Bristly Beard Lichen

(Usnea hirta)

Conservation Status
Bristly Beard Lichen
Photo by Luciearl
  IUCN Red List

not listed


NNR - Unranked


not listed


Bristly Beard Lichen is a very common shrubby (fruticose) lichen, It occurs throughout Europe and the Americas. It is common in northeast and north-central Minnesota, very common in the Arrowhead region, but completely absent from the remaining two-thirds of the state. It is found in coniferous and mixed forests growing on the bark and twigs of sick or dying coniferous trees, rarely also on birch trees, very rarely also on rock.

The vegetative body (thallus) is pale, grayish-green, yellowish-green, or blackish-gray, and is variable in shape. It may appear as a few long drooping strands; an erect, densely branched, shrub-like tuft; or a combination of the two. The main branches are unequal in length and have numerous short side branches. They are usually short, erect, 2 to 3 (5 to 8 cm) long, up to 1 32 (1 mm) in diameter, and stiff when dry, limp when wet. Drooping branches, if present, are up to 5 (13 cm) long. All branches are angular, not round, in cross section, are swollen at the base, and are often broadly forked. The base of each branch is the same color as the rest of the branch, not blackened. The surface is dull to shiny and never cracked. It does not have either minute, rounded, pimple-like processes (papillae) or small, wart-like processes (tubercles). It has a sometimes inconspicuous network of ridges and furrows, each of which cross two or more other ridges and furrows (transversal). It is also covered with abundant scattered or densely clustered shiny granules (isidia), and may have a few 1 265 to 1 32 (0.1 to 0.5 mm) long spine-like structures (fibrils). On each fibril there are a few to numerous minute pits (soralia) where powdery reproductive granules (soredia) are produced.

Raised, disk-like, reproductive structures (apothecia) are very rarely produced.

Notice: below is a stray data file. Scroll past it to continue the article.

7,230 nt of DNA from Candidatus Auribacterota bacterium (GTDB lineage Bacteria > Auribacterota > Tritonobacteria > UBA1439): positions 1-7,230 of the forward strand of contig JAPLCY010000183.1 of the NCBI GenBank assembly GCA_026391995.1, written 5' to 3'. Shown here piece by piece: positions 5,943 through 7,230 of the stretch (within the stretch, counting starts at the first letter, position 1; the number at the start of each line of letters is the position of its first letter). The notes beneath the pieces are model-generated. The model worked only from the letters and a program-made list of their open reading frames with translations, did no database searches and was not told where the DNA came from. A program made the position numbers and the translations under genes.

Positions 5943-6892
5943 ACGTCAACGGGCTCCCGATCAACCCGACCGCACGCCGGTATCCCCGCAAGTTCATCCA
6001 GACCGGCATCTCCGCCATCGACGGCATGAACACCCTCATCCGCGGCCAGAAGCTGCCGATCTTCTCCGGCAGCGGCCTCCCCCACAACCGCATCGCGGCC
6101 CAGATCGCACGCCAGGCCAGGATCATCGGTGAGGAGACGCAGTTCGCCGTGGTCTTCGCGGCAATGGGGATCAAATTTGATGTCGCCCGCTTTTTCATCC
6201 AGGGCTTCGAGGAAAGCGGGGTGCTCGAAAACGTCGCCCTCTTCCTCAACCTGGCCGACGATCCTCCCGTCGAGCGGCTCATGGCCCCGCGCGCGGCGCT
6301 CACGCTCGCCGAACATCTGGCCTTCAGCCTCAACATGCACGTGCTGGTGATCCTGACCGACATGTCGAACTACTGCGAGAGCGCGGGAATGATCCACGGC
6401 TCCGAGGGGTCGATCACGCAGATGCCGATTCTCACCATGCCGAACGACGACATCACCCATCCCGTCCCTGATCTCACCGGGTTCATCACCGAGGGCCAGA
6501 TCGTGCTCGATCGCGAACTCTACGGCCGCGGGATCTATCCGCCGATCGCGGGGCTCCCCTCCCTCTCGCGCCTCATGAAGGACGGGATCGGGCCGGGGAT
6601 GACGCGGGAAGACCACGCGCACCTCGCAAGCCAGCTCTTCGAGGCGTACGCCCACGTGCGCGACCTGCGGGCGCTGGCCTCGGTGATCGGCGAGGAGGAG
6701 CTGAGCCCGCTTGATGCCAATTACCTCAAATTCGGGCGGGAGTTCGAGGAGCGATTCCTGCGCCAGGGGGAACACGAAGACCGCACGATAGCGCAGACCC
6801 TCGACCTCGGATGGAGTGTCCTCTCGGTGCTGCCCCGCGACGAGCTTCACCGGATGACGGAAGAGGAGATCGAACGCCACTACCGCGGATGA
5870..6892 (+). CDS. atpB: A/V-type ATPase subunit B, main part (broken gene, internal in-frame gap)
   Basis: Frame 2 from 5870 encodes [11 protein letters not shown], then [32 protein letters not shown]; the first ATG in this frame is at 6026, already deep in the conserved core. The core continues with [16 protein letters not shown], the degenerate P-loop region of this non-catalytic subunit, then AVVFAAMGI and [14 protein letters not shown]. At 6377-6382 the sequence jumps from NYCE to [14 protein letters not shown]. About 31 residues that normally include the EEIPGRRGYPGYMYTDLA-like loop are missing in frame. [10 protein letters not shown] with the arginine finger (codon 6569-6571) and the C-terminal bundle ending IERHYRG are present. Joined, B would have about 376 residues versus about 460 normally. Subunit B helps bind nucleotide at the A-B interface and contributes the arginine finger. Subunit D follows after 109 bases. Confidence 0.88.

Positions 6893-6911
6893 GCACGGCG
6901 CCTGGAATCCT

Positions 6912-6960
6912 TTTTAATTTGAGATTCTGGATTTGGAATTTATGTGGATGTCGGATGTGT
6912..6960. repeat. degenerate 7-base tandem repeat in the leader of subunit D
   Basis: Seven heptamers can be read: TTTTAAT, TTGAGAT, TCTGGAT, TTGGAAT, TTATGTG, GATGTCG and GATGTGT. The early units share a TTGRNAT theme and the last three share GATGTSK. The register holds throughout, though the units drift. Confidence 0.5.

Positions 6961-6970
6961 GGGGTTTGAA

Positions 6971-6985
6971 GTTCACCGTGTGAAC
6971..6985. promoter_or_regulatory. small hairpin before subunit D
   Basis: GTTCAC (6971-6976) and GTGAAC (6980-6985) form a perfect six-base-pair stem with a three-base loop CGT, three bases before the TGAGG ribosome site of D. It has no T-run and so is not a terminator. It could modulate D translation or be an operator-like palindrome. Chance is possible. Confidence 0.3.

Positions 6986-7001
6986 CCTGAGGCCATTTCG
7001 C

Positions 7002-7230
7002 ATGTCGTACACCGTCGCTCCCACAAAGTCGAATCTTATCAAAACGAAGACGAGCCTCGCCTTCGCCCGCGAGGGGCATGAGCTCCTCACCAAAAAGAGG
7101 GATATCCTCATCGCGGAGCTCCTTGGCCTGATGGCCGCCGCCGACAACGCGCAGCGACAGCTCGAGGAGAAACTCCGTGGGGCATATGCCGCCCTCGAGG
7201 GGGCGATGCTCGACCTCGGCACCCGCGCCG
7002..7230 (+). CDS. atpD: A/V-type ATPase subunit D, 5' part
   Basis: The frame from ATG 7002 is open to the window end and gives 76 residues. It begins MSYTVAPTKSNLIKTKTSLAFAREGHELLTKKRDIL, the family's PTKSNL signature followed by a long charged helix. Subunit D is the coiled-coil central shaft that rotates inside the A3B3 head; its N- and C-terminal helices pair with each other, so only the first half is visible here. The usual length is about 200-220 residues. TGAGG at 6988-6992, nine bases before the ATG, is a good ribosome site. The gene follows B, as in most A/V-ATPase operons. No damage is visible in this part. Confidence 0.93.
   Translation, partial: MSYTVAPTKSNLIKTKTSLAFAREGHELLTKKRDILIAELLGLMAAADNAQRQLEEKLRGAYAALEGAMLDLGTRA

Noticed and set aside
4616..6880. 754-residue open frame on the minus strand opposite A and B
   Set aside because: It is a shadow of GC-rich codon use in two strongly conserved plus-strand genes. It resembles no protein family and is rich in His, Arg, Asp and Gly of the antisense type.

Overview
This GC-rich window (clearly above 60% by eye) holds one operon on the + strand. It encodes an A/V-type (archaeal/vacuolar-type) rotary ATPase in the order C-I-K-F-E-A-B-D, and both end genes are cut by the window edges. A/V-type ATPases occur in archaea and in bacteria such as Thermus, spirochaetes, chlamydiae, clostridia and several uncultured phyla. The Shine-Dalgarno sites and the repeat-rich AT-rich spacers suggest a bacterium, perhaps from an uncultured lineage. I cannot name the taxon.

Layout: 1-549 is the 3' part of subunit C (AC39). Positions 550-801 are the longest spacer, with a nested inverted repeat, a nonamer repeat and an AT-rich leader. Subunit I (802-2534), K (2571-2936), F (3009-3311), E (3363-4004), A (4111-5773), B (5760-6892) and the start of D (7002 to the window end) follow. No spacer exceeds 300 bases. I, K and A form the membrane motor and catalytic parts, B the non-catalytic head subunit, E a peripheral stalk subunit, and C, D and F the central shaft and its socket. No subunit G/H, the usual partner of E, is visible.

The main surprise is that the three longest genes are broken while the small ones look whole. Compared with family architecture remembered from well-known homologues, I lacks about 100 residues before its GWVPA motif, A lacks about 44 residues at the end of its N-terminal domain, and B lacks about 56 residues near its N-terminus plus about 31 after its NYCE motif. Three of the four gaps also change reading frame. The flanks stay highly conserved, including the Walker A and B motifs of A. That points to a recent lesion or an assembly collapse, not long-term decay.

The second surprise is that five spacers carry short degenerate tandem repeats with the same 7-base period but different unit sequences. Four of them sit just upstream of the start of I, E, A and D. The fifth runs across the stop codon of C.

Similar Species






Growth Form






Coniferous and mixed forests




Sick or dying coniferous trees, rarely birch trees, very rarely rock


Distribution Map



4, 7, 24, 26, 29, 30, 77, 81.




Very common

  Kingdom Fungi (fungi)  
  Subkingdom Dikarya  
  Phylum Ascomycota (sac fungi)  
  Subphylum Pezizomycotina  
  Class Lecanoromycetes (common lichens)  
  Subclass Lecanoromycetidae (shield lichens, sunburst lichens, rosette lichens, and allies)  


Lecanorales (shield lichens, rim lichens, and allies)  




Parmeliaceae (shield lichens and allies)  
  Subfamily Parmelioideae (typical shield lichens)  


Usnea (beard lichens)  
  Mycobiont Usnea hirta  



Lichen hirtus

Usnea barbata var. hirta


Common Names


Bristly Beard Lichen










Shrubby: referring to the growh form of lichens that may be tufted, draped, or stalked.



An asexual reproductive structure of a lichen consisting of a cluster of algal cells (the photobiont) wrapped in fungal filaments (the mycobiont) and enclosed within a layer of protective tissue (cortex). Plural: insidia.



On plants: A tiny, rounded, nipple-like projection on the surface of a leaf or petal. On mushrooms: A small, raised, sharply pointed projection on the cap above the point of attachment with the stalk.



An asexual reproductive structure of a lichen in the form of a tiny dull granule on the thallus surface that can be easily brushed off. It consists of a cluster of algal cells (the photobiont) wrapped in fungal filaments (the mycobiont), but without an outer layer of protective tissue (cortex). Plural: soredia.



The vegetative body of a lichen composed of both the alga and the fungus. Plural: thalli.



On plants and animals: a small, rounded, raised projection on the surface. On slugs: raised areas of skin between grooves covering the body.

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Bristle beard lichen(hanging), also pom pom shadow lichen, powder tipped-shadow lichen?

  Bristly Beard Lichen  
    Bristly Beard Lichen      








Visitor Videos

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Other Videos
  USNEA... Old Man's Beard Medicine | w. Yarrow Willard | Harmonic Arts
Herbal Jedi

Oct 24, 2016

Join Herbalist Yarrow Willard in exploring the harvesting, preparing and many uses this powerful healing lichen has to offer.

Lichens are a symbiotic relationship between fungi, algae, and bacteria that live on the trees.

The most well known and medicinally active of the lichens is Usnea, and as such has gained much acknowledgement for its use in gram positive bacterial infections such as streptococcus and staphylococcus. Learn about this and much more in the newest addition to the Herbal Jedi video series...

  Common Plants: Usnea (Old Man's Beard)
Survival Dispatch

Jul 19, 2019

Joel Graves from American Survival Co. and Chris Weatherman chat about Usnea or Old Man's Beard and how it might be vital as an edible in a survival situation.




Visitor Sightings

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March 2023

Location: Lake Shore, MN

Bristle beard lichen (hanging), also pom pom shadow lichen, powder tipped-shadow lichen?

Bristly Beard Lichen  

Location: Superior Hiking Trail, Cook County

Bristly Beard Lichen  




Created: 1/10/2020

Last Updated:

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